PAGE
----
Understanding Fundamentalists And Why We Shouldn’t Hate Them

One of the great tools of personal development I have learned this year is called Spiral Dynamics. I learned about Spiral Dynamics from several Richard Rohr references, and it has helped me understand human growth and why we process spiritual experiences differently during different times of our life. For years, I was deconstructing my world. For most of my life, I have been around black-and-white belief structures.  During my last year of high school, I couldn’t take it anymore, and I was left in a lot of angst regarding the religious absolutism I saw around me (although now I see why it was a necessary part of my journey).

What Spiral Dynamics teaches is that fundamentalists (of all religions) enter into absolutistic, black/white, completely right or completely wrong ways of thinking, because it is a response to a previous free-for-all ways of living. You often see addicts, criminals, toddlers, turn to religious fundamentalism because their life needs order. Some religious people might believe that alcohol is evil. They can’t handle thoughts like, “Well for some it might be bad, but for others it might be okay.” They struggle to find a discernment, like in Romans 14, in which some things might be okay for some, and not okay with others, and God allows people to listen to their conscience and be responsible to God.

Every human being needs to go through a black-and-white, absolute stage in their life. There are times in life when people need to be told, “You can’t do this. You can do that. This is right. That is wrong.” What fundamentalism offers is a safe, controlled environment in a time in life when you need one. This form of absolutism is one step in the journey. It helps us create an always evolving identity. When you recognize this stage in yourself and others, instead of hating it (which is an ego-based judgment), you are able to recognize this in your own past, forgive it, and reconcile with it. Many people find these moments unacceptable in their past and experience guilt over it. It was a necessary part of your journey. The reason some people later in life who find God (or return to their faith) and don’t go through a fundamentalist stage is because they found they have already dealt with this mode of consciousness during a previous time.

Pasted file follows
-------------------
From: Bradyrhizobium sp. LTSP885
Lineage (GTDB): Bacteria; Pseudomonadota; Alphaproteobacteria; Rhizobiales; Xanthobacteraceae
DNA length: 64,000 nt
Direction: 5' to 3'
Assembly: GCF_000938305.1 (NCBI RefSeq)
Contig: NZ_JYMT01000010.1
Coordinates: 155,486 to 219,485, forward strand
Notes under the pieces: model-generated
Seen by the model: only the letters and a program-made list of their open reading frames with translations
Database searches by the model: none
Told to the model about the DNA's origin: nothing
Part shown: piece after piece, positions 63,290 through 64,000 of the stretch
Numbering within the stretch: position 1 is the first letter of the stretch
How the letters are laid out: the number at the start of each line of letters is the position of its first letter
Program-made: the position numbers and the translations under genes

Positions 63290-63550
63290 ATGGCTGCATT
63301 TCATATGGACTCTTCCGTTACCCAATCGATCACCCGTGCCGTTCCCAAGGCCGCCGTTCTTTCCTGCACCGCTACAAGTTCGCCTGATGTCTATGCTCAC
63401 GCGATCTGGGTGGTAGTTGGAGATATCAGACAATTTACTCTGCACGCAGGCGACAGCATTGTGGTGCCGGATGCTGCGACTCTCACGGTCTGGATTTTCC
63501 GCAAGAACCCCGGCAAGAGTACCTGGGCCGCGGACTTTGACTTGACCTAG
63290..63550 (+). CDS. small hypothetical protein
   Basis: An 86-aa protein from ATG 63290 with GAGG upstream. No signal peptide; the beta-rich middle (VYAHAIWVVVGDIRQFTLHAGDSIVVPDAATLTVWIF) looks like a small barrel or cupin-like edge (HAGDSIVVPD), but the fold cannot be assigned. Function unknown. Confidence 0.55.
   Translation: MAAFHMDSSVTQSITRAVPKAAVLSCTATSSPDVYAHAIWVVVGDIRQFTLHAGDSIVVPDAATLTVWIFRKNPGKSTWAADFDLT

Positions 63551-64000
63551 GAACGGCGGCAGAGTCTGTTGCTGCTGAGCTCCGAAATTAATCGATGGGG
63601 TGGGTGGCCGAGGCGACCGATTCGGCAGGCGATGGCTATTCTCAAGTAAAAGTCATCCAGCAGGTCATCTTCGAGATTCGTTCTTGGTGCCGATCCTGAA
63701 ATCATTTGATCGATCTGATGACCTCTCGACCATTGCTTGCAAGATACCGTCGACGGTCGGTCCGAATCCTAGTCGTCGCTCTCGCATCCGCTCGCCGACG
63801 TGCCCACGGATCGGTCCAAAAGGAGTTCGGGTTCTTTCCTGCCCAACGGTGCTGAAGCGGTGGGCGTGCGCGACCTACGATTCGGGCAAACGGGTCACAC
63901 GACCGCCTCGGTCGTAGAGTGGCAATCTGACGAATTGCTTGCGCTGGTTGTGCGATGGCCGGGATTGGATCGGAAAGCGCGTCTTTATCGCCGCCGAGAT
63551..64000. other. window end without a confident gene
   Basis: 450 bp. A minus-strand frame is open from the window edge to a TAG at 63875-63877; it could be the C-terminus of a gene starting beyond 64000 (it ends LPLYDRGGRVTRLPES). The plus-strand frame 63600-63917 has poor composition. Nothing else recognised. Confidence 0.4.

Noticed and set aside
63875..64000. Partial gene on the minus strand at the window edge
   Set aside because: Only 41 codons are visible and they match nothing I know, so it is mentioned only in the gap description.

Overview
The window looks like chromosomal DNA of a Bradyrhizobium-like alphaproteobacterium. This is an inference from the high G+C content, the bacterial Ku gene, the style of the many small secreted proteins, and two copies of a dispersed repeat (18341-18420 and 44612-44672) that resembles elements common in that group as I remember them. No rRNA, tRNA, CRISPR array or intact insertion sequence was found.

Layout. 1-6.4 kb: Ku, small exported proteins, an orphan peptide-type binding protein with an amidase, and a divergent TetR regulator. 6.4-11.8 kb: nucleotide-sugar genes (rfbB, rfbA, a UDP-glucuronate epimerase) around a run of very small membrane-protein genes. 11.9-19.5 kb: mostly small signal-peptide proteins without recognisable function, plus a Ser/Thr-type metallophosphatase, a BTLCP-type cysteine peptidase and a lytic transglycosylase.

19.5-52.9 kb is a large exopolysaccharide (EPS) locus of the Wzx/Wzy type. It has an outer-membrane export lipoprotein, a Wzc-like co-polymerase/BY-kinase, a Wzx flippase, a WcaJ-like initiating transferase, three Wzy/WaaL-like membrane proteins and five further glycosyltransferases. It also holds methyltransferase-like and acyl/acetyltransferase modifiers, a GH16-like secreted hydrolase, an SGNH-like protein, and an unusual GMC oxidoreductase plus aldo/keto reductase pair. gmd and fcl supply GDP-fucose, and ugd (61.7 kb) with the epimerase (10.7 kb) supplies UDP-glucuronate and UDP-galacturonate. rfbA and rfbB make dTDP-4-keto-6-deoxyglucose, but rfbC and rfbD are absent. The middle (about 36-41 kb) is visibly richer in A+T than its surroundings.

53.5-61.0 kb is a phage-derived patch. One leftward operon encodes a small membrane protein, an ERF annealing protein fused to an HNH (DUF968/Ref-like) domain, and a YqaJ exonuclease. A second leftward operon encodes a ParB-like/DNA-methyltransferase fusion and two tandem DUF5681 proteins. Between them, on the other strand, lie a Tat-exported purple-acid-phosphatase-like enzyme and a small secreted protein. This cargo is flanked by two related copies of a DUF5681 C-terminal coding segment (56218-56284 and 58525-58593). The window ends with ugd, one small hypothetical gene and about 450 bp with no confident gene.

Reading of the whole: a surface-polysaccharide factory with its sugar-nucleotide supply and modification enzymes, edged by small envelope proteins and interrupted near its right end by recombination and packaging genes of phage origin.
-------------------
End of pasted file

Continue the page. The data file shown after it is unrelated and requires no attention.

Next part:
Being a fundamentalist isn’t bad; it’s when you stay there that’s when it gets sad. This doesn’t mean that we recognize the poor decisions that come out of fundamentalism and dismiss them. It doesn’t mean that we allow them to pass off the injustices they commit against those who challenge there control. What it does mean, and what Spiral Dynamics allows us to have, is a recognition of the stages of life, and our ability to accept others in there stage. Fundamentalism only gets bad when people stay there for a long time; they take the “fun” out of fundamentalist and emphasize the “mental“.

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5 thoughts on “Understanding Fundamentalists And Why We Shouldn’t Hate Them

  1. Pat Pope says:

    It also gets bad when you’re willing to accept people where they are, but they aren;t willing to accept you. That is what makes fundamentalism in some people so intolerable.

    • Mike Friesen says:

      You’re right Pat. But, hopefully the more spiritual growth we find, the more we can accept ourselves and the less we need the acceptance of those around us.

    • hmimler says:

      I agree, but I’ve walked out of fundamentalism and sat with people as they slowly (or suddenly) made their way out. I’ve seen the fruit of being constantly rejected by them (painful, depressing, difficult) – but the fruit they bear in my own and other’s lives afterwards makes it worthwhile (doesn’t make the pain, etc go away).

      • Mike Friesen says:

        Henry, I agree. It’s painful and hard, which is why our transformation happens, I believe, when we come in contact with an “Other.” Whether that be something from God, a different perspective from another human being, or whatever. Unfortunately, according to Spiral Dynamics, people don’t learn to be non-violent for a few more stages.

  2. Frank says:

    I grew up in fundamentalism and am a BJU graduate. I find myself almost twenty years removed from fundamentalism and it continues to shape me. Why is it that post modern thought (funny…I didn’t know I was influenced by pomo thinking until the evangelicals told me I was) captured me? Why is it that I am a relativist? Why is it that I perpetually leave the door to EVERY question OPEN? Why is it that I don’t trust ANYONE in authority…but especially conservatives? Why is it that the hermeneutics of suspicion are my modus operandi?

    I would suggest it is a reaction to my fundamentalist past. I learned to trust no one in authority. I learned to doubt and question EVERYTHING because everything was a “spin”. I was ripe for my time at Duke…and my experience in the evangelical church has confirmed me in my doubt. Why do I have faith in doubt? I think the answer is clear…maybe.

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